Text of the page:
British singer Amy Winehouse performs at the Volkshaus in Zurich, Switzerland, in this Oct. 25, 2007 file photo. Winehouse was found dead July 23, 2011, by ambulance crews who were called to her home in north London's Camden area. She was 27.
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LONDON — Amy Winehouse left a trove of unreleased music, but no decision has been made about whether it will be released, people close to the singer say.
The soul diva, who had struggled with drug and alcohol addiction, was found dead of unknown causes at her London home on Saturday. She was 27.
Spokesman Chris Goodman said Thursday that Winehouse left behind "plenty" of material, but there have been no discussions yet about releasing anything.
It's not clear how finished the tracks are. Winehouse released only two albums in her lifetime, but had been in the studio sporadically over the past few years. In July 2010 she said a new album would appear within six months, but it was never finished.
The Guardian newspaper on Thursday quoted an unnamed spokesman at record label Universal as saying Winehouse had left the "framework" of about a dozen songs.
Producer Salaam Remi, who worked on both Winehouse albums — "Frank" and "Back to Black" — and was involved with her new material, told New York's Power 105.1 radio station that there were not large amounts of finished material, and Winehouse's estate had yet to approve the release of anything.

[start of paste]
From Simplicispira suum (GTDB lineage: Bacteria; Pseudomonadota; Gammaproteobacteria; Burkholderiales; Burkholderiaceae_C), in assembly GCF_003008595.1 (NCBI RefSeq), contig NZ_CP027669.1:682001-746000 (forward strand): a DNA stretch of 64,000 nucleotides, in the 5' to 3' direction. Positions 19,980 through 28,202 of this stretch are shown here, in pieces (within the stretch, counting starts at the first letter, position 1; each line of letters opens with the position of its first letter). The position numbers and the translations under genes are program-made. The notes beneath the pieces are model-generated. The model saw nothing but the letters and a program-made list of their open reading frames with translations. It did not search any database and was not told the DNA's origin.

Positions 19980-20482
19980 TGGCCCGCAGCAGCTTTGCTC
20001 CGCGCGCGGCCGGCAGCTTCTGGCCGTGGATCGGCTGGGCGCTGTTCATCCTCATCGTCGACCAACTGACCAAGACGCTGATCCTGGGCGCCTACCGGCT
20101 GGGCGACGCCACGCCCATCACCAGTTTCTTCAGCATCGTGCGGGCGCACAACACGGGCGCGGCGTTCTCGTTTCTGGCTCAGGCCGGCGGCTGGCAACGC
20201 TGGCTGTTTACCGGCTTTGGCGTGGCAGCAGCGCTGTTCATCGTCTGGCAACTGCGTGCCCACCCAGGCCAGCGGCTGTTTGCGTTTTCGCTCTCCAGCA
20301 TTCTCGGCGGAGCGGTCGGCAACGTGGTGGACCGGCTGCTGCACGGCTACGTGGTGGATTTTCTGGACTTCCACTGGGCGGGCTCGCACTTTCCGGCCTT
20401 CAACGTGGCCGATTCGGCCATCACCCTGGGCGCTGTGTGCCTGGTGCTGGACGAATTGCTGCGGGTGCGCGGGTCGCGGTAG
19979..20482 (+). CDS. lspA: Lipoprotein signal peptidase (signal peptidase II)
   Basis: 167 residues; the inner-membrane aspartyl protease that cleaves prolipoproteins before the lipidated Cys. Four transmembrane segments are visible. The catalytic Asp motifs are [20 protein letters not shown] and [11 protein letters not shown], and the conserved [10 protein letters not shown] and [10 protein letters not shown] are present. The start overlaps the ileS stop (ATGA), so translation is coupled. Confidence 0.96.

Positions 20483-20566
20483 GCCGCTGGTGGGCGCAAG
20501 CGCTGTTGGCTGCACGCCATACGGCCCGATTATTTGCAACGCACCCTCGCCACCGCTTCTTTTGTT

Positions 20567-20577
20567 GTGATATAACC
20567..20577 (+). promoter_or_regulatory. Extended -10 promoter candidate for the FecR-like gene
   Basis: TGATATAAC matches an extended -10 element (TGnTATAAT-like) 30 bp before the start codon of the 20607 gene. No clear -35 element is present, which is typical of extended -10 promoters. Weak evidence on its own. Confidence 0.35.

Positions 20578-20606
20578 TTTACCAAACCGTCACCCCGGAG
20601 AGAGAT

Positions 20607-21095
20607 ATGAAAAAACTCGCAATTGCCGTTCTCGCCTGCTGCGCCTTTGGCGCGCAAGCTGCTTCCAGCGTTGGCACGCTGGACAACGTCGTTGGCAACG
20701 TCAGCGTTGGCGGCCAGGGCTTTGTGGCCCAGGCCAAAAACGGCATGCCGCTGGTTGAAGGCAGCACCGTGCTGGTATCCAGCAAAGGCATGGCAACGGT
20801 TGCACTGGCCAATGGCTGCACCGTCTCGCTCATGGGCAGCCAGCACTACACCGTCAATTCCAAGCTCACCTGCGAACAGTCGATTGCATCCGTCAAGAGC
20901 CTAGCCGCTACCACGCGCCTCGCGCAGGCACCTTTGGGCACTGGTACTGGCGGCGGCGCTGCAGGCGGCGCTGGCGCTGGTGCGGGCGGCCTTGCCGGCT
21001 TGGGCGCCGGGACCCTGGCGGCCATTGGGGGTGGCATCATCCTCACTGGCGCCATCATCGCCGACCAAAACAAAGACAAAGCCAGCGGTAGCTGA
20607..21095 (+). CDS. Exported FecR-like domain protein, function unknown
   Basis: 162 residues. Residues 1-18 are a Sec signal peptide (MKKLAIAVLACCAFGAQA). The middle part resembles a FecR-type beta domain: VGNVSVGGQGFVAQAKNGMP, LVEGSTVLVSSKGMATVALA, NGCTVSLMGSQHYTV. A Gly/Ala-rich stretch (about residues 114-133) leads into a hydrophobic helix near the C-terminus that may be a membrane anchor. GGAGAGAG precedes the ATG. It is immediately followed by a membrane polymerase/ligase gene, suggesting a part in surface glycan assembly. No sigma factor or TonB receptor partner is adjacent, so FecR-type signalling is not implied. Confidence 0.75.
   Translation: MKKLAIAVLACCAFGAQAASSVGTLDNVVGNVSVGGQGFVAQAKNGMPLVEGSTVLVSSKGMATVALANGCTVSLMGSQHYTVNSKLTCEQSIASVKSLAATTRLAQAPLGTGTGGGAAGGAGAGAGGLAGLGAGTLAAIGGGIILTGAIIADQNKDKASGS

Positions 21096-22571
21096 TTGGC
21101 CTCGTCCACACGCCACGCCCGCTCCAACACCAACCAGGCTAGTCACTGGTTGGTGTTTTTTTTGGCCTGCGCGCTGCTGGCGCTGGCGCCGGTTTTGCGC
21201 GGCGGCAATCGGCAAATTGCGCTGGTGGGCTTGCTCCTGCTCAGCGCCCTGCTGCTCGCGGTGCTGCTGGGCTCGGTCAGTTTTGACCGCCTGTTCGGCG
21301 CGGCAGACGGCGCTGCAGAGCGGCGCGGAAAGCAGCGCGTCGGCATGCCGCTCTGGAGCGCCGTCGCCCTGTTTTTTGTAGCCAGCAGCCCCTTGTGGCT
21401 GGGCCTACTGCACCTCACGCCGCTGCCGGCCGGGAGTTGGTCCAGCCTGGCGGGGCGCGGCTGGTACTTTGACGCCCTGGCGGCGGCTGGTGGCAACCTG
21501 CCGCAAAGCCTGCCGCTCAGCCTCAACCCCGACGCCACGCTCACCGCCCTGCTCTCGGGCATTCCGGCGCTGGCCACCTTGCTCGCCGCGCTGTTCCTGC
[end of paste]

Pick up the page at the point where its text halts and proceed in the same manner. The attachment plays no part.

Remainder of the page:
"We had a lot of things going, there are recordings, but first things first, I think," he said. "We're trying to focus on what's at hand and what her family wants to do."
There would certainly be an appetite for new material.
Sales of Winehouse's music have soared since her death. In the U.S., digital sales of her tracks have risen by 2,000 percent in the past week, according to Nielsen Soundscan, and "Back to Black" is set to re-enter the Billboard album chart at No. 9.
Britain's Official Charts Company said it looks like Winehouse will have seven songs in this week's top 40, which is announced Sunday.
Music critic John Aizlewood said posthumous releases can help cement an artist's legacy — or, if mishandled, do the opposite.
"The record company is there to tend the musical legacy," he said. "If they put out something that is obviously substandard, it will negate that legacy."
He cited the example of Jeff Buckley, who drowned in 1997 having released just one album, the highly praised "Grace."
"Since he's died he's put an awful lot of stuff out," Aizlewood said. "I don't think it's particularly enhanced his standing. It was the same with Jimi Hendrix — once he died, he really started releasing records. And most of them were appalling.
"It's such a dangerous area to start finishing unfinished music."
One track that should see the light of day is a version of pop standard "Body and Soul" that Winehouse recorded in March with Tony Bennett for a forthcoming duets album.